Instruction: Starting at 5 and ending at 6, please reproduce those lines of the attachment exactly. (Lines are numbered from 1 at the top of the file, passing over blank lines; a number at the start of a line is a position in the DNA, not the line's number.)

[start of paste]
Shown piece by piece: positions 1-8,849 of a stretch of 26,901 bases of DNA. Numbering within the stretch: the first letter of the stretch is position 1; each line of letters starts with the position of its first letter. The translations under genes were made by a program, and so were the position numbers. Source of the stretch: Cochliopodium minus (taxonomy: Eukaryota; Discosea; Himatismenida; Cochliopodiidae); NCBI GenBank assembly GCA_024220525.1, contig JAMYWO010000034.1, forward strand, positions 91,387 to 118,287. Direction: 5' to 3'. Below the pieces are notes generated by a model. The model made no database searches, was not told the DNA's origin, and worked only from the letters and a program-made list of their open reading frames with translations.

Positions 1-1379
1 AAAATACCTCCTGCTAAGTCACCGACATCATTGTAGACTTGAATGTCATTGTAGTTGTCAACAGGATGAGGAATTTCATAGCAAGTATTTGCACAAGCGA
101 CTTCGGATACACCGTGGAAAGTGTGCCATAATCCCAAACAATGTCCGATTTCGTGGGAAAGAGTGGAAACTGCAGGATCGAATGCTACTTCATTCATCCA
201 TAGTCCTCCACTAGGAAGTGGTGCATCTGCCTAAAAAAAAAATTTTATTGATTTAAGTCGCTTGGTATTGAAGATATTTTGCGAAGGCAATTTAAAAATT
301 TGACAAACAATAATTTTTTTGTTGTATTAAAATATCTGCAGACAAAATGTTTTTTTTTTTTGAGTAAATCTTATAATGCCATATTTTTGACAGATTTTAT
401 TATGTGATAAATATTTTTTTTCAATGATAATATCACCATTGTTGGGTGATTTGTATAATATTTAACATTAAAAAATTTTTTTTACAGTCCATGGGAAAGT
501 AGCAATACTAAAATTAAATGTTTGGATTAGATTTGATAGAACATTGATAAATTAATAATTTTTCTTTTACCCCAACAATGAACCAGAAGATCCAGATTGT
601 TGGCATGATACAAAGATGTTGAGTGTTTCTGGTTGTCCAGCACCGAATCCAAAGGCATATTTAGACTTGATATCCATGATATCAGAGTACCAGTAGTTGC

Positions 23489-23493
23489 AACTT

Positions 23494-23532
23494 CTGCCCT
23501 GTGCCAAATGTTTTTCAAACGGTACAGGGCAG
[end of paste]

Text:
201 TAGTCCTCCACTAGGAAGTGGTGCATCTGCCTAAAAAAAAAATTTTATTGATTTAAGTCGCTTGGTATTGAAGATATTTTGCGAAGGCAATTTAAAAATT
301 TGACAAACAATAATTTTTTTGTTGTATTAAAATATCTGCAGACAAAATGTTTTTTTTTTTTGAGTAAATCTTATAATGCCATATTTTTGACAGATTTTAT